That might not be truth for, say, the characters of Game of Thrones. But it is for the characters of Silmarillion. Which is why stories like Game of Thrones work best with game systems without levels, while stories about Silmarillion work best with games like Pathfinder.


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Arssanguinus wrote:
Deranged Stabby-Man wrote:
Arssanguinus wrote:
So a grand total of difference for two equally dexterous characters at level twenty of, yes, five.
Yes, numerically. The question is what kind of cool stuff can the fully trained guy do that makes the "Sorta okay, but not amazing" guy stare wide-eyed and exclaim "Holy ****, you can do THAT?!" The kinda okay guy can sneak good enough to not instantly give his position away to a guard, though he's screwed if he tries to move. The trained guy can sneak up on deities with all the extra unlocks he has.
But at the same basic task, the legendary guy is really not that much better.

Depends on what you call "Basic." At crouching behind a bush while a company of Orcs charge past? Yes, the untrained guy is passingly competent enough not to screw over himself and the trained guy. Do you mean moving unseen? Because the untrained guy in fullplate will still be slow and loud compared to the Leather-Clad Rogue who practically stealth-sprints his way to safety. Not to mention the DM could decide that someone untrained has no way in hell of pulling this off.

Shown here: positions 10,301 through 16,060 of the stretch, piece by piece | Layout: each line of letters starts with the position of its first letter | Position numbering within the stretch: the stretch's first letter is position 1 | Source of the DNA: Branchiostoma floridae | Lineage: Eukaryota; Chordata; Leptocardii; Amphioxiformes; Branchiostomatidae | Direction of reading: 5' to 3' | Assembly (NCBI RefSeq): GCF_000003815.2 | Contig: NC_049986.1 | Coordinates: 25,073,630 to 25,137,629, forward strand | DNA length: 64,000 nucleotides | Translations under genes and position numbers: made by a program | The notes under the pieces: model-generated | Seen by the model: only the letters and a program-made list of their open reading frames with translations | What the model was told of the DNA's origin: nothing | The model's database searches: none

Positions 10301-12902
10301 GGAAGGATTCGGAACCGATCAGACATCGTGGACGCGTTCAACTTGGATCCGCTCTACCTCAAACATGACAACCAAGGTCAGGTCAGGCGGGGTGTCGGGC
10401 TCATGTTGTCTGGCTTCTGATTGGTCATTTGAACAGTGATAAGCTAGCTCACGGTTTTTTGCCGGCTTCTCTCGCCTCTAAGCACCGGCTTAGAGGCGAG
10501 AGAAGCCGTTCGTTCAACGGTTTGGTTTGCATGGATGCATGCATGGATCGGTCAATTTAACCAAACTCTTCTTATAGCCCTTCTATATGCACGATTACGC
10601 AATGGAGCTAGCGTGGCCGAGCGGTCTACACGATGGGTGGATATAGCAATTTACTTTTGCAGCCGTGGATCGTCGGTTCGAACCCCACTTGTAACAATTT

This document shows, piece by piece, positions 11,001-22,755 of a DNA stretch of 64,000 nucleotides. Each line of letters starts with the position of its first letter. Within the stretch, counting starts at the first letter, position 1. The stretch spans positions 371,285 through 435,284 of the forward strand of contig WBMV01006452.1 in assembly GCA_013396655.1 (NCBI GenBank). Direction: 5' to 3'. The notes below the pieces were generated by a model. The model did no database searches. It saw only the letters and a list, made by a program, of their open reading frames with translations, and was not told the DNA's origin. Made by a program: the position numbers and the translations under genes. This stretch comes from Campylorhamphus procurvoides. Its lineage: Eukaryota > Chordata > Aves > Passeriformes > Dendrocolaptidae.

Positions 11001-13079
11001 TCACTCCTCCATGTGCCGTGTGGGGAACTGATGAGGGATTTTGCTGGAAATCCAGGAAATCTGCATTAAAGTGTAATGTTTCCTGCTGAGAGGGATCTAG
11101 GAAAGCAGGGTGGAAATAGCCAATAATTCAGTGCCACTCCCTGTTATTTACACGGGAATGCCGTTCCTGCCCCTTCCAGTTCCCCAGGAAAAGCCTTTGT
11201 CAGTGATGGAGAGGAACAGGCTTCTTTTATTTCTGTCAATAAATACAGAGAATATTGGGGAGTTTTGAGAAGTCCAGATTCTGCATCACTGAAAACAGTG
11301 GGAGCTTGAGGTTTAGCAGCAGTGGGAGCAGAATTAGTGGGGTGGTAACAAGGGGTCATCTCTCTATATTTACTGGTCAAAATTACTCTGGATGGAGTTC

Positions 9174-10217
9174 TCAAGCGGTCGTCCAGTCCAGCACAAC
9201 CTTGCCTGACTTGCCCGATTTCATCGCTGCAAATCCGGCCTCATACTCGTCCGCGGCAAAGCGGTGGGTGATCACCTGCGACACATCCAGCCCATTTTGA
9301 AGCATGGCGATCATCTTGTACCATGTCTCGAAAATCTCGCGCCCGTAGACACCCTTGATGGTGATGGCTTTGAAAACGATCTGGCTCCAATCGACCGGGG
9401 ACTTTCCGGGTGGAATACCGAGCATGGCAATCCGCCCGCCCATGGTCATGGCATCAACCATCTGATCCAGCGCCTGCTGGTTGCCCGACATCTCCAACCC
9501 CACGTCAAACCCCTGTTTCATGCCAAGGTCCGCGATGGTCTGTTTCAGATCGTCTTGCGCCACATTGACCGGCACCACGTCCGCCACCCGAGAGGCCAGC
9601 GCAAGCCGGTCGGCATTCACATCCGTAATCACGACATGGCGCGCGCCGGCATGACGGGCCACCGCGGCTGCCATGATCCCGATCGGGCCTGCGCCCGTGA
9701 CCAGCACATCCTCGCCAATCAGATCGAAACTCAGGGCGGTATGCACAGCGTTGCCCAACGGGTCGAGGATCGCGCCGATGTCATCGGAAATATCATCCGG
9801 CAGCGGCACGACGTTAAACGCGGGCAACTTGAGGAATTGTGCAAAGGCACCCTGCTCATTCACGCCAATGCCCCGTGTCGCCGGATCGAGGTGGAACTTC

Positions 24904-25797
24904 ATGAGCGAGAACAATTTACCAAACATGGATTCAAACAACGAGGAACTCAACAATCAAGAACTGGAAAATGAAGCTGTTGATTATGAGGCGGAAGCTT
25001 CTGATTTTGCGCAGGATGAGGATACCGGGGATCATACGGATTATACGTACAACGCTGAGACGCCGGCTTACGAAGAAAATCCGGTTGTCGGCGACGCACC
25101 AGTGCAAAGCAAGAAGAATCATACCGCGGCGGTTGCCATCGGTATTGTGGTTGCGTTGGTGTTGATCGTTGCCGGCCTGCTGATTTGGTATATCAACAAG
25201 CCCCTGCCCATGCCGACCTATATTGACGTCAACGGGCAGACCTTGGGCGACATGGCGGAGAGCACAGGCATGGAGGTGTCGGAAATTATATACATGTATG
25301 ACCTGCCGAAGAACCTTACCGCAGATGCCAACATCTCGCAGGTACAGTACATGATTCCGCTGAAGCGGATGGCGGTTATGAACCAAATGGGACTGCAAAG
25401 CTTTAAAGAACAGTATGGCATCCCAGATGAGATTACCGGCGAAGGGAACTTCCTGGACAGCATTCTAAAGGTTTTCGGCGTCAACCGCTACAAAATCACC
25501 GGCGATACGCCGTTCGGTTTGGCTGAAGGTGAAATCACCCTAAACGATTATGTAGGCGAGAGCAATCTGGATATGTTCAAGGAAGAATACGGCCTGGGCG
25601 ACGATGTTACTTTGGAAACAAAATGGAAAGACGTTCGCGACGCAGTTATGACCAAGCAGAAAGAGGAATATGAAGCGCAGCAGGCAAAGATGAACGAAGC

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28. Vs, say, 23. That’s it. Unskilled vs legend. That spread is ridiculous.


vagabond_666 wrote:
PossibleCabbage wrote:
I mean, how is a level 20 wizard being better at swordfighting than a level 4 fighter (as it was in PF1) any weirder than the level 20 wizard being better at rope climbing than the level 4 fighter?
It's just as weird, but since no one runs any games where 20th level wizards fight duels with 4th level fighters it never comes up and no-one cares.

I have had a 16th level Wizard duel a 4th level Fighter.

Wizard was having some fun tooling around in the mortal realm, seeking further enlightenment through the eyes of lesser beings.


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gustavo iglesias wrote:
vagabond_666 wrote:
Even if these were all glaring issues, rather than falling damage just being stupid, the fact that there is stupid stuff is not justification for yet more stupid stuff.
I disagree with the idea that this is stupid

That he sacrifices himself so that the others may get away is pretty cool.

That he doesn't really die and turns up later as though nothing ever happened is the worst sort of Deus Ex Machina garbage that your players will rebel against if you try and pull it in a game.


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Arssanguinus wrote:
Deranged Stabby-Man wrote:
Arssanguinus wrote:
So a grand total of difference for two equally dexterous characters at level twenty of, yes, five.
Yes, numerically. The question is what kind of cool stuff can the fully trained guy do that makes the "Sorta okay, but not amazing" guy stare wide-eyed and exclaim "Holy ****, you can do THAT?!" The kinda okay guy can sneak good enough to not instantly give his position away to a guard, though he's screwed if he tries to move. The trained guy can sneak up on deities with all the extra unlocks he has.
But at the same basic task, the legendary guy is really not that much better.